Saturday, February 19, 2011

The Double Feature Movies From Hell With Steve and Nick

When we can get together, me and co-editor sit around and watch some of the bottom of the barrel horror films of past years. Mostly just for fun, but also to help warn our fellow Horrorheads away from them---unless said Horrorheads happen to be gluttons for punishment.
This month, Steve tackled of one of the late 80s worst zombie movies ever made. 1987's THE VIDEO DEAD (1987)

Director: Robert Scott
Cast: Michael St. Michaels, Thaddeus Golas, Douglas Bell and Al Millan

This month’s shit pick of the month is a film that some would view as a cult classic, others may view as just a silly attempt at a zombie film. I actually fall in the latter category. I was recommended the movie by a friend who knew I was a zombie aficionado. I really do enjoy horror films from the 80’s especially those of the undead kind. Naturally I made it a point to sit through The Video Dead.

Well I can admit that I was entertained through the entire film. Now was I entertained for the right reasons is another question. In the film we have a teenage boy who moves into a home with his family. His parents are out of town for the weekend leaving him and his older sister home alone. Unbeknownst to the teenagers is the previous tenant left a supernatural TV in the basement of the house. Well this TV is actually a gateway to the dead as zombies start coming through the TV. Yeah it sounds stupid and it really is. This part of the film is not the most laugh provoking part. The zombies themselves are a bunch of goofballs that basically kill people, play pranks on each other and with humans, and don’t attack humans when the humans don’t show fear. O yeah they are also afraid of viewing themselves in mirrors.

Pretty much anything you have previously known about zombies is thrown out the window for this stinker. One scene shows two zombies putting a lady in a washing mashing head first then turning the machine to the rinse cycle causing the lady’s legs to twirl around. The two zombies then look at each other and start laughing. I’m not too sure if the director intended on making a funny or serious horror film. Most of the humor seems unintentional which leads me to believe it was more towards the serious side. The acting was nonexistent and the movies score was a rip from Carpenters Halloween theme.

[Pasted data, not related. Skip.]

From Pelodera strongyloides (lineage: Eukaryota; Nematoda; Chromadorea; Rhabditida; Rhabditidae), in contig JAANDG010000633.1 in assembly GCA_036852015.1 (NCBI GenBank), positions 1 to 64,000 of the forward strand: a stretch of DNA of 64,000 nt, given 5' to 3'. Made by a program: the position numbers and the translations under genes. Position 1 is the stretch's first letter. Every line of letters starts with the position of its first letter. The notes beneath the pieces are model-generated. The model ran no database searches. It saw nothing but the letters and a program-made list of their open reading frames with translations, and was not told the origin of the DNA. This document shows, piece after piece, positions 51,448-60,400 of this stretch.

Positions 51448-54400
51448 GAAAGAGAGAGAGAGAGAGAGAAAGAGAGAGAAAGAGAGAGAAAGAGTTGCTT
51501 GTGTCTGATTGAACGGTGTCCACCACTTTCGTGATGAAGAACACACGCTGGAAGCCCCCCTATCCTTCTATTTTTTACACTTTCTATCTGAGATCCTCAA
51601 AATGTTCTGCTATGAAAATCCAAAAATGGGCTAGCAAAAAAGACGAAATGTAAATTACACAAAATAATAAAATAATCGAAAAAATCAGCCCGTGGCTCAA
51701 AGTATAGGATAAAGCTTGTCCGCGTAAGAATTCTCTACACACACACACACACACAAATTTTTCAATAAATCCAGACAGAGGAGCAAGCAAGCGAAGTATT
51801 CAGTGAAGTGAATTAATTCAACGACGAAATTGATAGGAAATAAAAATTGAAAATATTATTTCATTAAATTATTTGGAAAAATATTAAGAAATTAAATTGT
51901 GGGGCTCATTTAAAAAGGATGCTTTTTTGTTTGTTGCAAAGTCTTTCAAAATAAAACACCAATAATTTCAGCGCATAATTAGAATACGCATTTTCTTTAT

On the plus side the zombie effects were decent for the time period. There also were some acceptable gore effects. The Video Dead is a good time waster if you have no other decent film to watch and want to waste some time.

--Steven M. Duarte

Dr. Butcher M.D. (1980) (aka Zombie Holocaust; aka Zombie 3)

Director: Marino Girolami
Cast: Ian McCulloch, Alexandra Delli Colli and Sherry Buchanan

And since I hate to be outdone when it comes to bad horror cinema, I decided that if I was going to beat Steve-O out of his rather bad viewing choice this time around, I'd have to be willing to really slide down into the mud of horror movies. I think I did alright, though. I went with Marino Girolami's 1980 mixed up zombie/cannnibal epic, "Dr. Butcher M.D." (which stands for Medical Deviante, by the way), also known in other countries as "Zombie Holocuast".

Towards the end of the 70s and beginning of the 80s, small Italian studios were scrambling to make their ripoff flicks stand out from the dozens and dozens of others that were still at that time making the drive-in circuit. With Girolami's "Dr. Butcher M.D." it took a mad genuis to come up with the idea of putting the two goriest of horror sub genres together- zombies and cannibals- and come up with something so 'out there' within the confines of the horror genre that no other movie has come close to melding the two as "Dr. Butcher M.D.". That being said, the movie is still pretty uninspired in terms of what bang we get for our buck. What we do get, however, is lots of over-the-top gore, plenty of T and A, and some rather inventive kill scenes--one in particular using a motorboat engine which is sure to stick with you for some time.

Starring Ian McCulloch, perhaps best known as Peter West "Man of Adventure" in Lucio Fulci's Italian zombie classic, "Zombie" (1979), is actually playing almost the same character in this film. In fact, there's quite a number of similarities between the two movies. Both have undead, shambling around similiar islands, being created or hidden by similiar mad scientists. Only in "Dr. Butcher M.D.", our mad scientist has also surrounded himself with flesh eating cannibal natives, to boot.

When he lures a beautiful young research scientist (herself a secret cannibal goddess living in New York City) and her entourage to his island lair, all hell breaks lose when the cannibals attack, leaving the survivors to fight their way through dozens and dozens of....well, would you believe a half a dozen zombies with oatmeal makeup?

For all its cheapjack production values, the gore still works because the people involved want it to work for the viewer.

--Nickolas Cook